The Revolutionists seized the weapon, storing it on an aircraft, larger than the cities, heavier than a thousand elephants, but it floated through the air like a dandelion blowing in the breeze. They had perfected the technology, and they decided to use it for warfare. But radars were developed to combat large scale weapons of destruction like this. But not a single sensor showed the Concubine M1 present.The blackbox couldn’t record this, no one would know what happened, they would be cleanly wiped off the face of the planet like bacteria.

  Jason had spent his days in all the years of war pondering if each day would be his last. He had grown numb to the thought that he might eventually be shot square in the head or captured by enemy soldiers. But at this very moment, Jason truly felt fear settle into him. The dread and despair battered him like a strong wind. His goosebumps showed, and his hairs stood.

  “Enemies of the supreme council, you are to cease fire immediately or you will be obliterated under orders of the supreme council,” blared the gargantuan death machine. The situation was so tense that Jason thought he could cut it clean in half with a knife. Not a single person moved, at least not on Jason’s side. The fear swallowed the soldiers, the commander was now faced with a back breaking decision.

  Although only a few minutes had passed, it felt like it had been days since the mechanical giant had appeared out of thin air. Even through the notion of instant death, the Concubine M1 was like a majestic lion, bathing it’s mane in the wind, Jason thought. Metal curved perfectly around its body, soldiers looked down from the mechanical tempest wearing a smug grin on their faces which only irritated Jason even more.

  Out of the dead silence, a voice boomed from the captain’s quarters. The commander dragged out a machine, almost as large as himself. And with the most painful face Jason had ever seen someone wear, the commander shouted into the machine with all his might. “This is commander Arbon Lee of the Royal Mazien Army, we surrender our lives, and invoke Mazien Law number 345, in case of a war, if a side is to surrender, they are to be taken into the opposing side’s custody without damage,”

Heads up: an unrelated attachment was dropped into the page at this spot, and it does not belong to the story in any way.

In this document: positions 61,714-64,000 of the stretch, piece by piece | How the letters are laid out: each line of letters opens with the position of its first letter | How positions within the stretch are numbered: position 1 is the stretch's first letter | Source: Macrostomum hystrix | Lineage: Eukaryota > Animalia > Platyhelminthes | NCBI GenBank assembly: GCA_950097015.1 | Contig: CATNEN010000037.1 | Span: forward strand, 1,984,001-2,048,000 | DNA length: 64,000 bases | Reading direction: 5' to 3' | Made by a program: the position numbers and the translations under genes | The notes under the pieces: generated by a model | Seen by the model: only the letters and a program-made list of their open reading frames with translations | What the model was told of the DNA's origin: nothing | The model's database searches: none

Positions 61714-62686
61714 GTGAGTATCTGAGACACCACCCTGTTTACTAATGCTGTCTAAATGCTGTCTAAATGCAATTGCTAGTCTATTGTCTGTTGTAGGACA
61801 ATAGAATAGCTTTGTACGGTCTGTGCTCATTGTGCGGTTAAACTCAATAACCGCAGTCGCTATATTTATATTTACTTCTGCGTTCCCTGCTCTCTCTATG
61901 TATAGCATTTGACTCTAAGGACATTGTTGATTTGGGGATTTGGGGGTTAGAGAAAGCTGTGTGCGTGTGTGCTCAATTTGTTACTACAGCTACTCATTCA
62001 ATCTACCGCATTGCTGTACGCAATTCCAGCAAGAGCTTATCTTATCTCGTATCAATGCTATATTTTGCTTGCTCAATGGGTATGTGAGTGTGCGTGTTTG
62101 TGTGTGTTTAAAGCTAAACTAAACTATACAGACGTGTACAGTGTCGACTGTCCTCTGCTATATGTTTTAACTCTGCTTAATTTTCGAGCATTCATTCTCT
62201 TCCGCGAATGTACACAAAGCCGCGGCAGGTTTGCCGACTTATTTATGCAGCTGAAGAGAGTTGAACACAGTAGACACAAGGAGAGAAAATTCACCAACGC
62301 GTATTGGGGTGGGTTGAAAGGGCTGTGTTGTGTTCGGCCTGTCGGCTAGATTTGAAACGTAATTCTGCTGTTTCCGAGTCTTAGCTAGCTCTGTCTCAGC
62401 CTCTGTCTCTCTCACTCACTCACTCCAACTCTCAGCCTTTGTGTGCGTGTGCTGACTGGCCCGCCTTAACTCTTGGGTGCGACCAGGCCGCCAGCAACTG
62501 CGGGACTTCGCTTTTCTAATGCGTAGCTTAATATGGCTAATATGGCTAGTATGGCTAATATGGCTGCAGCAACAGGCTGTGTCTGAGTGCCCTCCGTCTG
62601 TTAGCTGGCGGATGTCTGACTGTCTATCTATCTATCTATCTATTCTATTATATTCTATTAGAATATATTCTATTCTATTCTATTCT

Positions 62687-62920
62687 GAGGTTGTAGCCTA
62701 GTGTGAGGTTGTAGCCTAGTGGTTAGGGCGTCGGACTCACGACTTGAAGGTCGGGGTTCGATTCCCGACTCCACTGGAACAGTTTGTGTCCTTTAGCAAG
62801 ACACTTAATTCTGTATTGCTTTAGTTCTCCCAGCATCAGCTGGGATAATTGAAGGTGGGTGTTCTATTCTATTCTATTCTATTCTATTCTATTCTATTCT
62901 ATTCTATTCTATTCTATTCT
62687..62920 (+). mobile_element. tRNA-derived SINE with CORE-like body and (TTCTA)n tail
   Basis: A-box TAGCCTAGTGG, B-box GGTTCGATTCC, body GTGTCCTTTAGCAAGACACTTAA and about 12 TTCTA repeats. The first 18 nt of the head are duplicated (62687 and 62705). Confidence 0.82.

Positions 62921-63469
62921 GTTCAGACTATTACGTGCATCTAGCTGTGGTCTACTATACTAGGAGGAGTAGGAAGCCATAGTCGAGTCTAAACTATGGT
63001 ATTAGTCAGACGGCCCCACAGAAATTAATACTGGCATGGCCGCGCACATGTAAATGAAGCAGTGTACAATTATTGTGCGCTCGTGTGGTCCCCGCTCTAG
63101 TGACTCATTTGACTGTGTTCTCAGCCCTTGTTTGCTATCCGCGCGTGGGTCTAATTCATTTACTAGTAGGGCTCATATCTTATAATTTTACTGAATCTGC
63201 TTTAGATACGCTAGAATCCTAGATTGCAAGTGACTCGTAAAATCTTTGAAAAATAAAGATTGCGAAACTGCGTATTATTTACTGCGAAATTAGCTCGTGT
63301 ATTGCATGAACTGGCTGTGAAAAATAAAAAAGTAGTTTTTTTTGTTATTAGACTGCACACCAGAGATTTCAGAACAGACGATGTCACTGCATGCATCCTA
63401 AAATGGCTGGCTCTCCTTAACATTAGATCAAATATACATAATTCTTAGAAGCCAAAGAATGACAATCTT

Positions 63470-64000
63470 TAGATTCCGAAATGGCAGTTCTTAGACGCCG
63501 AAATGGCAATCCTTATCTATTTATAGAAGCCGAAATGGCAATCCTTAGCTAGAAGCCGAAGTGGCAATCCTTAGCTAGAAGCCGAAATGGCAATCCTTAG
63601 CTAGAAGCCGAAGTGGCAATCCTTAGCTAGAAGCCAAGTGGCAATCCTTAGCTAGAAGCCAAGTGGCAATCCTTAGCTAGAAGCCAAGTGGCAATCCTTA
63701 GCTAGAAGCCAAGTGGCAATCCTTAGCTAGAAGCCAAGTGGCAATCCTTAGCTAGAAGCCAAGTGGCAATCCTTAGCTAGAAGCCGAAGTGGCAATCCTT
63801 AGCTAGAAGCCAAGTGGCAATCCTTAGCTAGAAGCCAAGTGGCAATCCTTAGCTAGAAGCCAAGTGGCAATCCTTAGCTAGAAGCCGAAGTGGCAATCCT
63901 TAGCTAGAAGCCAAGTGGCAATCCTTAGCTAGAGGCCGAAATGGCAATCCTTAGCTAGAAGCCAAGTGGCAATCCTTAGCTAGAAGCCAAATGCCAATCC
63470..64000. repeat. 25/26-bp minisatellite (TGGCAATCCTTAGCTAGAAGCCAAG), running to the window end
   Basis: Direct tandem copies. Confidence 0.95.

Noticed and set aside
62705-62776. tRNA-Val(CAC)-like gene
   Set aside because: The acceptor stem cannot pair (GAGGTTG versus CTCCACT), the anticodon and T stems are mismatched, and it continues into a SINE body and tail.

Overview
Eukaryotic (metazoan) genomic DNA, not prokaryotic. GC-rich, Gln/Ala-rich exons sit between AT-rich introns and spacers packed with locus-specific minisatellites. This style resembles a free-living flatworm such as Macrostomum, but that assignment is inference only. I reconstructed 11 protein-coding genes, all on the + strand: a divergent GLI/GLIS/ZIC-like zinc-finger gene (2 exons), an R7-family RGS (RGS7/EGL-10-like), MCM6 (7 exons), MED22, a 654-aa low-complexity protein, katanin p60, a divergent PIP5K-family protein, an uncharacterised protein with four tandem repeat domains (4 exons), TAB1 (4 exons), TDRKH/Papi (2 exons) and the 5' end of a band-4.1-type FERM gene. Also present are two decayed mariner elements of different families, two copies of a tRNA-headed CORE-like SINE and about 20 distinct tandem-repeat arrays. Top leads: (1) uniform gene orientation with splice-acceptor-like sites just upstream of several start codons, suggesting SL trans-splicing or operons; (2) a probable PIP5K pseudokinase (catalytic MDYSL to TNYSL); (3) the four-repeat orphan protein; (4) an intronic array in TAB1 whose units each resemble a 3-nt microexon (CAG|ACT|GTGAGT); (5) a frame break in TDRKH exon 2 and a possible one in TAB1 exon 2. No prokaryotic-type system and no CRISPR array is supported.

A sigh of relief dropped off the soldier’s mouth, certainly they wouldn’t be treated like royalty while incarcerated, but they would live to see another day. And as if a slap to the face, a beam of angry red light shone from the Concubine, and within the blink of an eye, the commander as well as everything next to him shone brighter than the sun before evaporating like a mist.

  Any surviving soldier watched as their honorable commander was turned into gas and mush. The beam left a glowing crater in the ground, spitting out heat like an active volcano.

  The floating demon blared once again into the ears of the terrified soldiers with no remorse or emotion. “The supreme council has declared our nation an independent country and will no longer adhere to Mazien laws, you are all now captives of the supreme council and will be transported to Zygneil for further interrogation, dispose any and all weapons into our maghnetin net, our soldiers will escort any remaining men towards our camps,”

  Jason looked in disbelief, the civil war had started years ago but now that the Concubine M1 was ready to be used, the war was already over.

hoffmad08

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Re: The Philosophy of Sense
« Reply #1 on: November 09, 2019, 03:03:43 PM »
Hi there Jerem!  I'm generally not the best at giving feedback, but here's my stab at it.  I'll give specifics first (paragraph by paragraph) and then finish off with general impressions.

Detailed feedback

I would drop the first 'the' to help maintain parallel structure and flow in the opening line.  Also don't be afraid to use semicolons, there are quite a few run-ons here (independent clauses on both both sides of punctuation or conjunction (without use of a comma)).  In your second sentence, for example, there should be a comma after lives and if left as is, a semicolon after face.  Because you used the word face so recently, however, I might suggest changing that line up a little to something like Men cried for their lives, and shrapnel tore at Jason Noveler's face, causing blood and chunks of flesh to spring forth.  (I'm not totally happy with that, but just as a way to avoid 'face' so quickly in succession.)

Is 'arms' supposed to be like 'weapon' or the body part?  I'm also not sure what "take steady" means (this might be dialectal, as I assume by your spelling of colo(u)r, you're not American like me).  "In the battlefield" or "on the battlefield"?  Is Jason's mentor supposed to be a romantic love interest?  That's what I get with "his loved one".  If not, I'd suggest something like "his dear friend and mentor".

"He saw a hole form..."  In the sentence "a beam in a murderous red shined from the barrel", I think the past tense of shine here should be 'shone'.  Again this could be dialectal, but I generally use 'shone' without a direct object and 'shined' with a direct object, e.g. I shined my flashlight but The flashlight shone brightly.